What questions do you ask yourself when working out a new composition?

Perhaps you just ‘shoot from the hip’ or use your lizard brain. But if you don’t, do you have a plan or a checklist you use to create your masterpiece?

Assuming you ask about composition (the design on the 2D surface) as opposed to subject matter, I will block in a painting and then, if needed, become analytic.

I won’t do much analysis if the design feels or looks good, I start whaling away with the paint. By ‘good,’ I mean with balanced weight, some sort of center of interest, and a nice play of color.

If the design doesn’t look good, I’ll play with visual balance, usually using the steelyard principle (Stapleton Kearns of course has a dynamite discussion of this in his blog: http://stapletonkearns.blogspot.com/2009/07/balance-or-steelyard-compositions.html )

Then I’ll at least try to plug in one of Johannes Vloothuis’s Commandments - have something interesting in every n inches (“n” being relative to the size of the painting - from every 1/2 inch for a small one to every 2-4 inches for a largish one). A lot of this depends on light-to-dark values,but I’m still learning this aspect.

If I’m not scraping everything off at this point, I’ll plug in another Commandment - use graceful and melodic lines. This, of course, it pretty subjective. For me, much of this will reside in brush strokes and the abstract shapes behind passages in the painting.

(Johnannes has presented a number of demos, usually via Wetcanvas or Wetcanvas’s proprietor, Northlight Books/Artists Network. Many of have been free; lately they are for-pay).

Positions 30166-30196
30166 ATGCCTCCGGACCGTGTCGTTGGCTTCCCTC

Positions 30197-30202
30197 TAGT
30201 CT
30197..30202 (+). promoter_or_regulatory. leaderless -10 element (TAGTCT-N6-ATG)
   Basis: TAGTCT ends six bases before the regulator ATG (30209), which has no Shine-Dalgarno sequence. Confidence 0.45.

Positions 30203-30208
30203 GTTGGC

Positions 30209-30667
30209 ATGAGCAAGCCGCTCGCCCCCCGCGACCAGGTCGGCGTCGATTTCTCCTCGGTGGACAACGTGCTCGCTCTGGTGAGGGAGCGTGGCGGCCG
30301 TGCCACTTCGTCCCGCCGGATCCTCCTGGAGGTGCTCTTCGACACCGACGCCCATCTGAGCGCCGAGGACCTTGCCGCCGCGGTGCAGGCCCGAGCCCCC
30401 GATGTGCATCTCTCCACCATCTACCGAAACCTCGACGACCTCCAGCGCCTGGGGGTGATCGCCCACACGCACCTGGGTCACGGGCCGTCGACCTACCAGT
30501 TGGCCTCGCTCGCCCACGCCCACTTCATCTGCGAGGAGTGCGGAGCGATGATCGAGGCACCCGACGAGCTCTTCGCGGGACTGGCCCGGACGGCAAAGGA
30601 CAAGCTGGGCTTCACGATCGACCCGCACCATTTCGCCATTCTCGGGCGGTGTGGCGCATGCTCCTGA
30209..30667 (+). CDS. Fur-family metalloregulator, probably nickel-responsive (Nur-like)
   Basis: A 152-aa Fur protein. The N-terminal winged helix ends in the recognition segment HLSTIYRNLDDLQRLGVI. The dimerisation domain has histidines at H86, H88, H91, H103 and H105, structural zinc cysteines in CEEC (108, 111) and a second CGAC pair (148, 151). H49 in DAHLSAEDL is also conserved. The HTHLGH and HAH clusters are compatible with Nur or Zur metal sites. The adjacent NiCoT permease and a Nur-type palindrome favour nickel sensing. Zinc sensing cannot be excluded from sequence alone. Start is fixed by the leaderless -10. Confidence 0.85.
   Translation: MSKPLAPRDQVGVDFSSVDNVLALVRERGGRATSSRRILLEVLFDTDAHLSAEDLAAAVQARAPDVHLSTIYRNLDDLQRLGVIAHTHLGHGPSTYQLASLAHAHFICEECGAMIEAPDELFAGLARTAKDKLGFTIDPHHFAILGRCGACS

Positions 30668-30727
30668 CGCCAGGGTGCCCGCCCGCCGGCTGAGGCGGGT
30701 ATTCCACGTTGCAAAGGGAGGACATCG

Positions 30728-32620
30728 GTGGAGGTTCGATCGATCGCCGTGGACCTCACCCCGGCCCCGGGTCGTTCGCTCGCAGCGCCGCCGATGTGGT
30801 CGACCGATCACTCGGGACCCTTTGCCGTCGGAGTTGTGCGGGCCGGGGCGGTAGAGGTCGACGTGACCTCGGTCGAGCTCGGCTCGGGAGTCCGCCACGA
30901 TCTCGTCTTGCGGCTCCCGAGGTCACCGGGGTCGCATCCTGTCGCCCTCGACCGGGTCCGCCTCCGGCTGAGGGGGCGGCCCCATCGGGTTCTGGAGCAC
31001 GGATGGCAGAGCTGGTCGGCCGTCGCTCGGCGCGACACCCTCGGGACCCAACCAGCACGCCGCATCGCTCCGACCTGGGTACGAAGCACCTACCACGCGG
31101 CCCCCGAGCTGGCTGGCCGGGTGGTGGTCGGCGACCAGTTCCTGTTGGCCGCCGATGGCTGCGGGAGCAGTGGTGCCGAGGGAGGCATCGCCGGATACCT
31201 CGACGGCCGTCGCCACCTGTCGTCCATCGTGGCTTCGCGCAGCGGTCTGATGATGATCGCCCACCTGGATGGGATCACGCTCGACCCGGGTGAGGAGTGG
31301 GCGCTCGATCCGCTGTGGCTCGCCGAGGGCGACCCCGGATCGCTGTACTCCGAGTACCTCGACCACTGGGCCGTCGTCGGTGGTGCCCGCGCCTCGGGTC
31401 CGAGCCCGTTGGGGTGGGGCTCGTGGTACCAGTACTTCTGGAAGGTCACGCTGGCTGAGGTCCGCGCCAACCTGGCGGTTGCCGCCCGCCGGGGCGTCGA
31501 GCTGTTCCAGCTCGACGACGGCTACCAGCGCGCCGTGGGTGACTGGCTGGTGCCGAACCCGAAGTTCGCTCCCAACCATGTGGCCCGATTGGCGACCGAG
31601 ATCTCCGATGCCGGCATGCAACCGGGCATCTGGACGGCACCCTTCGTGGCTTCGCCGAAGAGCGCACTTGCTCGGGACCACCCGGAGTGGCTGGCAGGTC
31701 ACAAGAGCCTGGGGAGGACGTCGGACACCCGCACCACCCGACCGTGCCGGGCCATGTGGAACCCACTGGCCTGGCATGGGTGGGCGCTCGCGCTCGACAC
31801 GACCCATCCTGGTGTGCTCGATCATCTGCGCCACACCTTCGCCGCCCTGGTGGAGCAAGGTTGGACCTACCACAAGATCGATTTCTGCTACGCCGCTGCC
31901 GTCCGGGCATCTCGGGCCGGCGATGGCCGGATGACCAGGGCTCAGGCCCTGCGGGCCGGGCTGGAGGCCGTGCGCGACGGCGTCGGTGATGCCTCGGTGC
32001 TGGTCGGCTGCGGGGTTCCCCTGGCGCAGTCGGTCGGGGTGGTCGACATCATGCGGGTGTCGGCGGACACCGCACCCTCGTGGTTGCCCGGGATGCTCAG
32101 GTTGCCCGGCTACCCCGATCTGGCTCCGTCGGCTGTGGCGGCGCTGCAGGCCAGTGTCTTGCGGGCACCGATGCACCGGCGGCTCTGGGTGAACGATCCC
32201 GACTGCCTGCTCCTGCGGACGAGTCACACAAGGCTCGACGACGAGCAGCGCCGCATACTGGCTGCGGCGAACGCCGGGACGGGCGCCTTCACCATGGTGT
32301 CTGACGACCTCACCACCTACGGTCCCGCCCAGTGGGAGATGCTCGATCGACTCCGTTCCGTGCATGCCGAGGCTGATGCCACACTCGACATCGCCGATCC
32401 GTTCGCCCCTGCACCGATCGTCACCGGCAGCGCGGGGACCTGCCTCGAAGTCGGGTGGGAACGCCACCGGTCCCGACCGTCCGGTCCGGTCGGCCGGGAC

The first thing I do is figure out my focal point - most of the time I have one, but not always. Then I think about the composition in general. What’s going where, how big, etc. Before I sketch it in I’ll figure out my horizon - I’ll mark it, then proceed to sketch in the scene making sure my focal point is in a good place (usually around the golden section). I’m only concerned with size and placement at this point - I go very slow. I don’t do a super detailed sketch, just overall shapes and placement using line. I use one color - usually warm and very thin. I might shade in an area to remind me it’s a shadow. Then I proceed to paint, starting with the darks usually. When I start this step I am keenly aware of my direction of light - from the left or right, low or high, front lit or back lit. Next, I just start blocking in with general colors and values that are close but not exact. I fill the whole canvas. I am open to changing shapes/placement etc. in this early stage, as necessary. Fix it early! Sometimes I do the sky first (if a landscape), sometimes not. I usually start with blocking in an area that is obvious or easier. From then on I work all around the canvas refining, sculpting, etc. Most important to me is VALUE. Color is relatively unimportant. Relatively. I’ll take all the time I need to get the value right, even if the painting is only 10% done in 3 hours. I paint in shorter sessions 1.5 - 3 hours tops. Otherwise I get burnt out and start ruining the piece. Each session I’ll check for spacing, size, flow of line, etc. Always analyzing - looking for problems. Scanning, like a predator. I use a mirror to help check for obvious things you don’t see after staring at your work for hours. It helps. How many sessions is up to you! I use this method for still life too. :slight_smile: